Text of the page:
Quote or Question: How has performance in film shaped the way we view race relations in America?
In the film, Do the Right Thing by Spike Lee, there is a scene in which the pizza shop owner, Sal, explains to his son that the reason why he continues to run his store in a predominantly black neighborhood. He explains that he is very proud of having fed such a large amount of people, black or white, and that his pizzeria is there to stay in the neighborhood, indicating a sense of progress or union amongst the black and white people. I hope to contrast this with a scene at the end of the film, in which Sal and Rahim get in an argument that escalates into the police killing Rahim. My line of thinking, at this point, is that Spike Lee is attempting to show the effect that the tense history between whites and blacks have on their current relationship, and how a trivial argument can morph into a fight that reveals the many years of injustices and hatred between different racial groups. The main way I hope to analyze this is to show the contrast in behavior of Sal, who in the beginning is shown to be supportive of the black community, but at the end is shown to have an ambivalence about the African American people in his neighborhood. I also plan to analyze the effect that music has on the Black community, as evident through the motif of "Fight the Power" throughout the film.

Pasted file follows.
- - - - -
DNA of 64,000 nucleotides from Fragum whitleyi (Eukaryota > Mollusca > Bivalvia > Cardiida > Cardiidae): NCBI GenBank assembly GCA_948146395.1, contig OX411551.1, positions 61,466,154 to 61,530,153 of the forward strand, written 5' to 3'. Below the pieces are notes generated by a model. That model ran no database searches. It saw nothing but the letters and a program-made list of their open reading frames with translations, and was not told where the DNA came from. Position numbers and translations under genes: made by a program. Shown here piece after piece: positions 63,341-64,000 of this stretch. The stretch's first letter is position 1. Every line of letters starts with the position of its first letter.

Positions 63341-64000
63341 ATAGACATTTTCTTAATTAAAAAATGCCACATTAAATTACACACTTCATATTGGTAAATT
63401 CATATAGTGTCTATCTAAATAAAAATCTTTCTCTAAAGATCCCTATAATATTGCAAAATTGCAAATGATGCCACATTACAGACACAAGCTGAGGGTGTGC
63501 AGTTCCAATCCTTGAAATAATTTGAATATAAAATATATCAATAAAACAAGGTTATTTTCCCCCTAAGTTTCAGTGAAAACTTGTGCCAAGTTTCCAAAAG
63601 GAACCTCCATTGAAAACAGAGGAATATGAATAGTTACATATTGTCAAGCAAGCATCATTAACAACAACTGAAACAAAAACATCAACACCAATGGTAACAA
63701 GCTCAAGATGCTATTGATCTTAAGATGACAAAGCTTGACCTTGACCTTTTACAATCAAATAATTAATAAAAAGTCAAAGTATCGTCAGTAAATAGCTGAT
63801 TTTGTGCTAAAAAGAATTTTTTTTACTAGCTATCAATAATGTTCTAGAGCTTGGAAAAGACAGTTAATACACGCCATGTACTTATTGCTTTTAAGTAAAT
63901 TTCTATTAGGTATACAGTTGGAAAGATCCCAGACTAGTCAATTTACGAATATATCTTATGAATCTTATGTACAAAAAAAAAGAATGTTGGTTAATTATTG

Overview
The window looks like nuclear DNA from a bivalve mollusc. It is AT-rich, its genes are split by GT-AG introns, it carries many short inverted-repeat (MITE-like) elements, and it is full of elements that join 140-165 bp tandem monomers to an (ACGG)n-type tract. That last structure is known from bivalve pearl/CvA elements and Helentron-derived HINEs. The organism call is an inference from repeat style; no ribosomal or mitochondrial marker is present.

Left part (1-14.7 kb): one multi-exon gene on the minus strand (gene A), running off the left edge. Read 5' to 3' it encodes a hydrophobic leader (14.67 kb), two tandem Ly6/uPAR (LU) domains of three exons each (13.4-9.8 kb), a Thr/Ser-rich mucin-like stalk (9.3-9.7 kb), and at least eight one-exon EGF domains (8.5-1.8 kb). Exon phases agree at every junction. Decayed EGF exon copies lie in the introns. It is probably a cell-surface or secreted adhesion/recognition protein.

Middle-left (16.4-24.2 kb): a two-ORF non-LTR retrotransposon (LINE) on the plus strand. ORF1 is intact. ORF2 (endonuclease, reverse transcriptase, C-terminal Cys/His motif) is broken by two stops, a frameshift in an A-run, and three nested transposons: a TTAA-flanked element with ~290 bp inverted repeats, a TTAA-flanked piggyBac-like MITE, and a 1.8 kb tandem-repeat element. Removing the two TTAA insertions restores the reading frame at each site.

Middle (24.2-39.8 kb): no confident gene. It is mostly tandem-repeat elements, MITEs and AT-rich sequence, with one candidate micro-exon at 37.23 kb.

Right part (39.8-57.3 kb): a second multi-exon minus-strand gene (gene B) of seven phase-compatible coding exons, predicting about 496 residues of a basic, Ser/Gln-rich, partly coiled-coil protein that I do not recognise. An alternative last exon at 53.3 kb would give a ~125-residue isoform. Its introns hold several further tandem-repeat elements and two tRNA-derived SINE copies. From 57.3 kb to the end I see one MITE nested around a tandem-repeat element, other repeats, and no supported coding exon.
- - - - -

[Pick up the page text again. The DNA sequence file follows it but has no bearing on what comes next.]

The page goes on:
Throughout history, film in Hollywood has had and continues to have the role of holding a mirror up to America’s flaws and eccentricities. While film through the early and mid 20th century reflected the unjust, racist, and sexist state that America was in, closer to the turn of the century there were more filmmakers who were willing to be critical of the then-current state of western society. Of these filmmakers was director Spike Lee, who uses his unique voice to propel stories that have a socially conscious edge into the mainstream. One of the recurring motifs in Lee’s films is that of race relations between white and black people, a theme that he explores in artistic fashion in the film Do the Right Thing, which was released in 1989. The story revolves around Mookie, a young black man living in Brooklyn delivering pizza for an Italian-American pizzeria owner named Sal. Lee uses the setting to escalate different types of conflict between people of different races in the film, with each instance seeming to allude to a deeper rooted hatred for one another that has been planted generations earlier. Ultimately, Lee uses dialogue in Do the Right Thing in order to depict the historical causes of strained race relationships between black and white people, alluding to the greater need for people of different racial groups to identify and analyze subconscious biases that may contribute to prejudice.